- "Still light years ahead of the rest of the pack. Not many shows can make four series and keep the presentation package this fresh each time round."
The battle between the top three proved exciting and bloody. At one stage each held the top spot, but in the end there can only be one winner (because we're not twee)...
Up three places, 2011 is the year The Chase sat down on the bench marked "ITV1 Teatime Schedules" and told everyone it wasn't going anywhere, it has become ITV1's most successful show in the slot for years, doing so well it spawned primetime celebrity specials and a Youtube sensation, which we are sure you know what it is and which we will get to later (although we would hope they find a natural outlet for this sort of thing and don't deliberately do it to the point it gets wearing). Basically it has been great to see a fast-paced, difficult quiz which still has plenty of room for personality find a place in the schedules. And this is what you said:
- "I know I am biased but slowly growing and evolving. The Chase/Pointless battle looks like being a long and bloody one in 2012."
- "A brilliant choice in having Paul Sinha as the fourth Chaser. Final Chase still fantastic, especially the music, which despite hearing about 100 times still hasn't lost touch."
- "The Chase gets better and better. With an addition of Paul Sinha adding humour and banter to the show. You also got the evil twist with negative offers and Bradley trying not to laugh on certain questions."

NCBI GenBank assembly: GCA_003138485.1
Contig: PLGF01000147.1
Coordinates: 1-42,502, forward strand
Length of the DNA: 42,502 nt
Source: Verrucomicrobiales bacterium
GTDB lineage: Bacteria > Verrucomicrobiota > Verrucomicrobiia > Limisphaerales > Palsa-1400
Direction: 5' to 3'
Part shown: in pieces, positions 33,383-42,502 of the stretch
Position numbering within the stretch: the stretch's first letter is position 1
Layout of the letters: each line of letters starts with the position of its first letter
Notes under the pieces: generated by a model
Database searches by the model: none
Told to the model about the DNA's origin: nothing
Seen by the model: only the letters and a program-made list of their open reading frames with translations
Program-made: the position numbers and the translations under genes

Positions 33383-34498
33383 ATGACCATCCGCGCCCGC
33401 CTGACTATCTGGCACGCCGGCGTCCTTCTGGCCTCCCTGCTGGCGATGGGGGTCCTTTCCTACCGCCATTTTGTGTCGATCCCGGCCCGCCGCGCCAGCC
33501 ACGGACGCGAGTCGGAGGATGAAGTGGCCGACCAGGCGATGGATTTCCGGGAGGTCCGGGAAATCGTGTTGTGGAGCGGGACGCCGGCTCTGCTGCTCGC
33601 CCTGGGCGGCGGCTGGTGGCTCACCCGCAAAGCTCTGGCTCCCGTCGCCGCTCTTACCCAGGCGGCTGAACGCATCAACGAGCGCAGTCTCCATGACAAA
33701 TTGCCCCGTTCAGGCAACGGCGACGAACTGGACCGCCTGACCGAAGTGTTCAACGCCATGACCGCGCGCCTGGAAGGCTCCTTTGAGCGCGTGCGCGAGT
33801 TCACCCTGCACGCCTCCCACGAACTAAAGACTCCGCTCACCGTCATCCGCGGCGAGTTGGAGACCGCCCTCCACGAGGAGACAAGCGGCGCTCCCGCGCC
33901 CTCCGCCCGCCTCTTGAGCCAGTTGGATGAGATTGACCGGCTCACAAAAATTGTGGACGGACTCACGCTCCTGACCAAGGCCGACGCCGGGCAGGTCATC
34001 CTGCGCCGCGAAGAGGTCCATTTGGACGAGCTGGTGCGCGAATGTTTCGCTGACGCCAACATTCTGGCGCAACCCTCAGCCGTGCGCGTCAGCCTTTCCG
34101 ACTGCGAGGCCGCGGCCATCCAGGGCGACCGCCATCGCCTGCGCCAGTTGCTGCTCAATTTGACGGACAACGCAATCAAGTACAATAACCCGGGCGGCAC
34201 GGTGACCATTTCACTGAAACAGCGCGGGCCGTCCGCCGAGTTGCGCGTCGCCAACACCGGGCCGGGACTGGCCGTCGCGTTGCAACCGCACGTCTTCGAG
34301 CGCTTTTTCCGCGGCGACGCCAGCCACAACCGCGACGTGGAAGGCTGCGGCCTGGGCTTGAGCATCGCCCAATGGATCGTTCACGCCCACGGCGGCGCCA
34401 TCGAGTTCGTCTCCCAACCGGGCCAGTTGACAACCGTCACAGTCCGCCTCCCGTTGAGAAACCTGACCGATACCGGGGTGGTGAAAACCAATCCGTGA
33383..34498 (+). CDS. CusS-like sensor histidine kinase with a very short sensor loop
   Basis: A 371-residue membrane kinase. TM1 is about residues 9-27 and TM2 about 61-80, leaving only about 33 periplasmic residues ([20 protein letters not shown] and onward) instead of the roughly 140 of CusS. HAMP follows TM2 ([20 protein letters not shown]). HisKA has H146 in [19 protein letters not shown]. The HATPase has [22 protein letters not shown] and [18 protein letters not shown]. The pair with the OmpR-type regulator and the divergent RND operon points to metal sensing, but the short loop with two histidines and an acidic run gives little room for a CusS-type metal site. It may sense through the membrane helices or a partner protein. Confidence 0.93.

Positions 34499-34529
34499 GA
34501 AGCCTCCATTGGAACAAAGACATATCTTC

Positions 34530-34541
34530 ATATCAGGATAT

- "Still staying as strong as ever in my eyes, although the recent Celebrity editions have dulled it slightly, seeing as they opted for easier questions and I can't help but feel that the Chasers were told to throw some questions in the Final Chases as the shows were for charity."
- "I am completely obsessed. One on hand, the quiz is solid - nearly all of the questions are well-written and interesting, and the Final Chase is often spectacular. On the other hand, the show remembers that it's supposed to be entertaining - leaving in incidents like Fanny Chmelar, which other shows would cut out - and allowing Bradley to tease Chaser and contestant alike. Long live The Chase.) "
- "Now that it's found it's feet, the producion is slick, the pace is right, and the chasers are allowed enough 'give' in their on screen personas to either be a pantomine villian or a runaway sarcastic brainbox. Great fun."
Up three places. 2011 is the year Pointless sat on the bench marked "BBC1 Teatime Schedules" and told everyone it wasn't going anywhere, it has become BBC1's most successful show in the slot for years, spawning celebrity specials and a Youtube sensation, which we are sure you know what it is and which we will get to later. Basically it's been great to see a clever, warm and funny quiz which has plenty of room for personality find a place in the schedules. And this is what you said:
- "The Armstrong/Osman double act make the show, with their banter. Really wish Pointless and Chase did not clash :)"